Automotive Industry Celebrates Mobility, Road Safety Reform
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Automotive Industry Celebrates Mobility, Road Safety Reform

Photo by:   Pixabay, 0532-2008
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Sofía Garduño By Sofía Garduño | Journalist & Industry Analyst - Fri, 04/01/2022 - 12:50

Mexico’s Congress approved the reform of the General Law of Mobility and Road Safety (LGMSV), which aims to protect individuals and guarantee the right to mobility in a safe, accessible and efficient way. Although the automotive industry supports LGMSV implementation, actors of the sector expressed concerns to Congress and succeeded in modifying specific articles to benefit the industry.


“Congress made modifications regarding the LGMSV 54th article. Originally, the initiative provided the National Mobility and Road Safety System the faculty of establishing the requirements for new commercialized vehicles in Mexico. The conditions should have been aligned with international regulations, however. This led to a contradiction over regulation and juridical uncertainty regarding what the norm would be and which legal entity should implement it,” said Guillermo Rosales, President, AMDA.  


Another LGMSV change celebrated by the automotive industry was the modification to the 7th article to include the Ministry of Economy (SE) in the National Mobility and Safety Road System. The industry requested SE’s inclusion because the ministry is in charge of emitting and evaluating official norms regarding the requirements that vehicles must fulfill to be distributed in the Mexican market. “If the SE is not included, we would be leaving aside those who represent the future of technological development in Mexico’s vehicle production,” said Ildefonso Guajardo, Deputy, PRI, who promoted this modification.


Although modifications will benefit the automotive industry, civil society organizations were not in favor of reforming the law to meet the interests of the sector. Coalición Movilidad Segura, El Poder del Consumidor and Refleacciona con Responsabilidad published a release expressing concerns on the safety of the vehicles produced for the local market and they requested to maintain the LGMSV as it was to prioritize Mexicans safety instead of the industry commercial interests.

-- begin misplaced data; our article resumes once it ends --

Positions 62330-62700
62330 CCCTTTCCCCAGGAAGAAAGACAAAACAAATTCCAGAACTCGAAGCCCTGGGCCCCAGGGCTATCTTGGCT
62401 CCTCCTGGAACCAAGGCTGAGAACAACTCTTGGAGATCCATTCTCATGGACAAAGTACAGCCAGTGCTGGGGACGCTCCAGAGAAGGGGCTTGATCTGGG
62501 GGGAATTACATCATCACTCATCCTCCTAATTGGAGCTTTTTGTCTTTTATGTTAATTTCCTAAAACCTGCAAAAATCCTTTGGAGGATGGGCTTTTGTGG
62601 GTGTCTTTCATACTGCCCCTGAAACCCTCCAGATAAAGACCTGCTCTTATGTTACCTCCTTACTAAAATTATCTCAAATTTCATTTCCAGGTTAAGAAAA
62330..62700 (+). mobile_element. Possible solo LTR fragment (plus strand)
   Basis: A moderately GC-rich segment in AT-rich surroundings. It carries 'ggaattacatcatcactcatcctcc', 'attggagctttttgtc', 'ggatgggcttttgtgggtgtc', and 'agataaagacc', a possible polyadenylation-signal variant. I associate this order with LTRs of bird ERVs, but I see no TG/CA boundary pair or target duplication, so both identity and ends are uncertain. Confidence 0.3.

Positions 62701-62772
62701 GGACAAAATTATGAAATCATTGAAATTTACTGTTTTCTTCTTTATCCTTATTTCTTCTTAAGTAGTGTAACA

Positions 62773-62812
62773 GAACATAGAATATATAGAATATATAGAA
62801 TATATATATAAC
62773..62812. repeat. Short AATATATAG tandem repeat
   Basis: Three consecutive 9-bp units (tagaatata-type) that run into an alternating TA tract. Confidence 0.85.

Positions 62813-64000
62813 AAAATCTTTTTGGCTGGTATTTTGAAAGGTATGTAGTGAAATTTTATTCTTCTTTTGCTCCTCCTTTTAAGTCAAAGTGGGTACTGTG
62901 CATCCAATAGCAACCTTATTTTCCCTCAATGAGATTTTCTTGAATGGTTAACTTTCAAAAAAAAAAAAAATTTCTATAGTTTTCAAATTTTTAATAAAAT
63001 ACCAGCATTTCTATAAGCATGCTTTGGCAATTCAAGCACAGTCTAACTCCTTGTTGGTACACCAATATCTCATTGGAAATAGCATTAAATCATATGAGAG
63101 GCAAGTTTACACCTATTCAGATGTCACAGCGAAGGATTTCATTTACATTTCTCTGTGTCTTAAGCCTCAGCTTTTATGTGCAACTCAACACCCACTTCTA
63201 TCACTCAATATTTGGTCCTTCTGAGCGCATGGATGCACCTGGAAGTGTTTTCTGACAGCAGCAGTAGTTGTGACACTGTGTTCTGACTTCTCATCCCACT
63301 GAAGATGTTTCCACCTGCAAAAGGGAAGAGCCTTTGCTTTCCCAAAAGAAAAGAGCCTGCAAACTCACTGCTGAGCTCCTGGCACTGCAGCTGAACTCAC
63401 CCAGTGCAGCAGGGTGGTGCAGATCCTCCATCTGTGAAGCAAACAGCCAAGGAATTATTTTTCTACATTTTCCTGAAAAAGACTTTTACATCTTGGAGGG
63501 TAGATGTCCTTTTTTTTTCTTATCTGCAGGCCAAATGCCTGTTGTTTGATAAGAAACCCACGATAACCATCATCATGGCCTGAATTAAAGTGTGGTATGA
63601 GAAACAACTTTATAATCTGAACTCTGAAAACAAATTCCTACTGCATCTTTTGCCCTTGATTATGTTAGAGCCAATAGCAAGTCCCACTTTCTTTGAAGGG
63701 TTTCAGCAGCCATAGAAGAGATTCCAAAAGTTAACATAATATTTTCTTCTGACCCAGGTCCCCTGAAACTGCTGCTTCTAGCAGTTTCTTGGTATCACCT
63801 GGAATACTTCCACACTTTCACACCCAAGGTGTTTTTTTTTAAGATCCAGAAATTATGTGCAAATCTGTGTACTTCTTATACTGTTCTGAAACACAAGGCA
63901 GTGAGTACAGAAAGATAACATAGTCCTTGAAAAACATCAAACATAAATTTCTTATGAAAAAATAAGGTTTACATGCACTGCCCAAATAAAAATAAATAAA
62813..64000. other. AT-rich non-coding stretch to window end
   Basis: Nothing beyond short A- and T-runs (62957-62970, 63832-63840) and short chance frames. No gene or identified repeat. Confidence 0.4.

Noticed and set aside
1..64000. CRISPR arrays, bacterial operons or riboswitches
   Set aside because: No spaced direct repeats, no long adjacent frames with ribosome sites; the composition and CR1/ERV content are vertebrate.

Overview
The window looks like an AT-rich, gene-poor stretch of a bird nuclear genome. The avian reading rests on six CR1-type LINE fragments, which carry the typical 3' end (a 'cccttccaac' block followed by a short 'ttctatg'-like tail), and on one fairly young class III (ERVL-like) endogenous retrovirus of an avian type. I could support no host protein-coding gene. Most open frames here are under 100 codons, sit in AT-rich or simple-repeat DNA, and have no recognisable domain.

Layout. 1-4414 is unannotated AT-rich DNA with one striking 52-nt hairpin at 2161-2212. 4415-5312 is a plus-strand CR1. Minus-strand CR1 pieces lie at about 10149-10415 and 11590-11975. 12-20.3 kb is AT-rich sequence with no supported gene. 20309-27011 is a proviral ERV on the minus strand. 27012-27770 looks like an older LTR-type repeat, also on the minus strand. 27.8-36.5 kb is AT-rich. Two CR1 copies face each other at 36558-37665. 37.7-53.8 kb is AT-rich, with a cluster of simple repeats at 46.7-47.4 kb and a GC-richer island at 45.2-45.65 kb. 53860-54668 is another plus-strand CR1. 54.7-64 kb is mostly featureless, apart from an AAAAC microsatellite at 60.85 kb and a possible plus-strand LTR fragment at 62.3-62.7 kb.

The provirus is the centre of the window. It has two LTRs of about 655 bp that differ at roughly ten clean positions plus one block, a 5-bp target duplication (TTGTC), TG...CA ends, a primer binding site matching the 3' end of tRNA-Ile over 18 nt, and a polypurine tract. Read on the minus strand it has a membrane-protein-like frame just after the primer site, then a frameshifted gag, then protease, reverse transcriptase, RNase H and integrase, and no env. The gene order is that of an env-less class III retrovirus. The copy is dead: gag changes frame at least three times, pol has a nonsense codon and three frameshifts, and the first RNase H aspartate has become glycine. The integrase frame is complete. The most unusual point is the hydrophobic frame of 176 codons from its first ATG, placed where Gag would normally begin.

“Our intention is to establish a transparent communication with governmental authorities, the industry, academia and society to collaborate in the public policy development that leads to a mobility ecosystem that promotes safety and the common benefit,” expressed the AMIA.


Currently the industry abides to the 194 official Mexican norm that will continue in force under the LGMSV framework. The LGMSV law puts the safety of pedestrians first, followed by cyclists and non-motorized vehicles users, then public transport services and finally motorized vehicles users. The National Mobility and Safety Road System law will be penned by the federal government and its leadership will alternate between the Transport and Communication Ministry and the Ministry of Urban and Territorial Development.


“With the approval of this law, we enhance safety road conditions within a new regulatory framework that includes an inclusive agenda that will guarantee health, economy and wellness to the Mexican population,” said Pablo Almícar, Deputy, MORENA. Although LGMSV has already been approved, the modifications dictum has returned to Mexico’s Senate to continue with constitutional procedures.


Photo by:   Pixabay, 0532-2008

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